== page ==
To Your Health
April, 2016 (Vol. 10, Issue 04)
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Fit Body, Fit Brain

By Editorial Staff

This isn't the first time (and it won't be the last) that we share the connection between exercise and brain health.

The latest evidence linking the two comes courtesy of a study published in Neurology. Investigators interviewed nearly 900 elderly people (average age: 71 years; no signs of cognitive decline) regarding their exercise habits over a two-week period; gave each person an MRI and various cognitive tests seven years later; and then repeated the tests five years after that to compare results.

Seniors who had reported performing moderate- to high-intensity exercise such as aerobics or running had less decline in memory and processing skills compared to seniors who had reported performing low-intensity exercise (gardening, walking) at the start of the study. In fact, the brains of people who reported low activity aged approximately 10 years more than brains of the high-activity group, according to the researchers.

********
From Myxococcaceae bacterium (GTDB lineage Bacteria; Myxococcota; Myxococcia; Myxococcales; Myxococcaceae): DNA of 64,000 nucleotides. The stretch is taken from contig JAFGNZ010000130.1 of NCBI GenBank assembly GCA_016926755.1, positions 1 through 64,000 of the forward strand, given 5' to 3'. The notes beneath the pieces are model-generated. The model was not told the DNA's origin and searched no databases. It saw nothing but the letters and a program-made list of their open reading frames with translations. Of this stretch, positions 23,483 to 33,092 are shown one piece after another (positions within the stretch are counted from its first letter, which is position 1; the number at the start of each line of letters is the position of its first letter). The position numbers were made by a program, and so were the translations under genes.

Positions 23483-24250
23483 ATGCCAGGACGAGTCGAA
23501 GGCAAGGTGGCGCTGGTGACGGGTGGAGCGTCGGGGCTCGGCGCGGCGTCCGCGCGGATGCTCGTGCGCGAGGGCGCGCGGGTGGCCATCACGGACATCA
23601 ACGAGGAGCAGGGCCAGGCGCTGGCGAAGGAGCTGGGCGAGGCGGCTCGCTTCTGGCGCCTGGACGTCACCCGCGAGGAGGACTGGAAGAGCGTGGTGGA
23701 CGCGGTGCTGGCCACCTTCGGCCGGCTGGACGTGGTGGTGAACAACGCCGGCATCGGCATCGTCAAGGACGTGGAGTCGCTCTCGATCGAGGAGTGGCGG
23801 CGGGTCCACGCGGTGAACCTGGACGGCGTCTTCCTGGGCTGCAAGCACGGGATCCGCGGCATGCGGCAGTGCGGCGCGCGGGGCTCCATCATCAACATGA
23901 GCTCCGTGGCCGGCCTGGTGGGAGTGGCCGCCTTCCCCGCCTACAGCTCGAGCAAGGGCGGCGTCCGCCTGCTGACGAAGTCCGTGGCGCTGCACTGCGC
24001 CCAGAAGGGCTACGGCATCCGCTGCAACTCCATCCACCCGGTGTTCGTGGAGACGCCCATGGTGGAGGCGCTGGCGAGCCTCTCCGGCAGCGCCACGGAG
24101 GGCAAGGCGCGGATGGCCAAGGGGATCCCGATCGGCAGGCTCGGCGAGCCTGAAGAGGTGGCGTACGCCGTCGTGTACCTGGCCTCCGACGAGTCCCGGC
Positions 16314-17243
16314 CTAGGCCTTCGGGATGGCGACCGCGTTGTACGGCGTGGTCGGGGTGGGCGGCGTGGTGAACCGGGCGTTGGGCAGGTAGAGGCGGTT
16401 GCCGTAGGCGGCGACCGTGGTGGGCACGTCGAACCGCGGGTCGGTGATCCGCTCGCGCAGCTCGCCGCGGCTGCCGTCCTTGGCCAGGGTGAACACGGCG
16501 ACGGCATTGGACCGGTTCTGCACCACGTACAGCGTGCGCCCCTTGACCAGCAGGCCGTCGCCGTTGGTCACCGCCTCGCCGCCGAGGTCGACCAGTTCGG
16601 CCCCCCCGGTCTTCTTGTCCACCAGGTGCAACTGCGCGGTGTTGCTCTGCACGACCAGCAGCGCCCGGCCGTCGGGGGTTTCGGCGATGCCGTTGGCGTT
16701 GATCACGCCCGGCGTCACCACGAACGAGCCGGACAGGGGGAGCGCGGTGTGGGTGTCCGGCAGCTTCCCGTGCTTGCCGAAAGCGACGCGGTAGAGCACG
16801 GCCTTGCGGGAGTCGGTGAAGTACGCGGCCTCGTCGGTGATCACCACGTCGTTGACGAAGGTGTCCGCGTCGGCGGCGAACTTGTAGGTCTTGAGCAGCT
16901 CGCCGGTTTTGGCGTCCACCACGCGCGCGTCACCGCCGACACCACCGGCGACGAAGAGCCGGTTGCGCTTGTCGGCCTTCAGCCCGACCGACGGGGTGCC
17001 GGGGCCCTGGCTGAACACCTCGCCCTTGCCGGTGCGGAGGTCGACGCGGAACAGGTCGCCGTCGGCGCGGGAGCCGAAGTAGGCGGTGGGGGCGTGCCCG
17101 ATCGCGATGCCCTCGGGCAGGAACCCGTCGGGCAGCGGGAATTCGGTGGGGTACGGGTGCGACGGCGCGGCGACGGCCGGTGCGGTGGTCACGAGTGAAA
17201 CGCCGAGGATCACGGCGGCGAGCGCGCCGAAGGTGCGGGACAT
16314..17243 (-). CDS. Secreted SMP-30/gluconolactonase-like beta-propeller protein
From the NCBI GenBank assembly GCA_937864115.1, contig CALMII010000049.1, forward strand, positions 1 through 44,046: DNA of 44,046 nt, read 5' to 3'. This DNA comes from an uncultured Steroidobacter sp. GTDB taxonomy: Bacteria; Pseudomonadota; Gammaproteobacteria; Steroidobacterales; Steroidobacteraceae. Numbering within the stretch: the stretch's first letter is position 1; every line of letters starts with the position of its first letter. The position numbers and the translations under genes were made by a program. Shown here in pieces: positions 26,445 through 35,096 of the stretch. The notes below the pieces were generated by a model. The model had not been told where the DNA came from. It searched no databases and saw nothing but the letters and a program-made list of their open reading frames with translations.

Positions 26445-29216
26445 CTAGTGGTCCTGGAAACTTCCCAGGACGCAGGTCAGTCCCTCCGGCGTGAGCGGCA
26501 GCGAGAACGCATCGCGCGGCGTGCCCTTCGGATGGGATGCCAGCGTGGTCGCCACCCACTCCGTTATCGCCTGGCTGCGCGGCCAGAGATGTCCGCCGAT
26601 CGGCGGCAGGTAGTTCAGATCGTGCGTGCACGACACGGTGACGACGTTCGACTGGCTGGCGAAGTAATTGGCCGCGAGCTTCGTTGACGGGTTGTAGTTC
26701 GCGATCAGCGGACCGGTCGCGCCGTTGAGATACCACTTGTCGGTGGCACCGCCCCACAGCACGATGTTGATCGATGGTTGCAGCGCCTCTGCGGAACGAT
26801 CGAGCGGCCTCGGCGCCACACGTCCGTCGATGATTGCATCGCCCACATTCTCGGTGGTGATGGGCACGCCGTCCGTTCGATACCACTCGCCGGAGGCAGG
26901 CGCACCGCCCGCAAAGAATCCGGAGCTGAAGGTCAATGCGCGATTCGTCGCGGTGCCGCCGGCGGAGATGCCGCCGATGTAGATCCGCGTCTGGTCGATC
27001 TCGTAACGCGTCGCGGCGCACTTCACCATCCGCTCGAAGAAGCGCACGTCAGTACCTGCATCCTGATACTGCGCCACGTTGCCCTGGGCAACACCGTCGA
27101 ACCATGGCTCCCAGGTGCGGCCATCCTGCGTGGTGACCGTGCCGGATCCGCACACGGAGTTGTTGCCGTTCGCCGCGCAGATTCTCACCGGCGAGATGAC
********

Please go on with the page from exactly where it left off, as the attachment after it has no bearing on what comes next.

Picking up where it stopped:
You might recall that we recently reported on another study that linked exercise to increased telomere length. (Telomeres are basically the "caps" on DNA strands; their length and quality is an indicator of cell age.) The point is, exercise is fast becoming more than just a great way to keep your body in shape; it can help keep your brain in shape, too.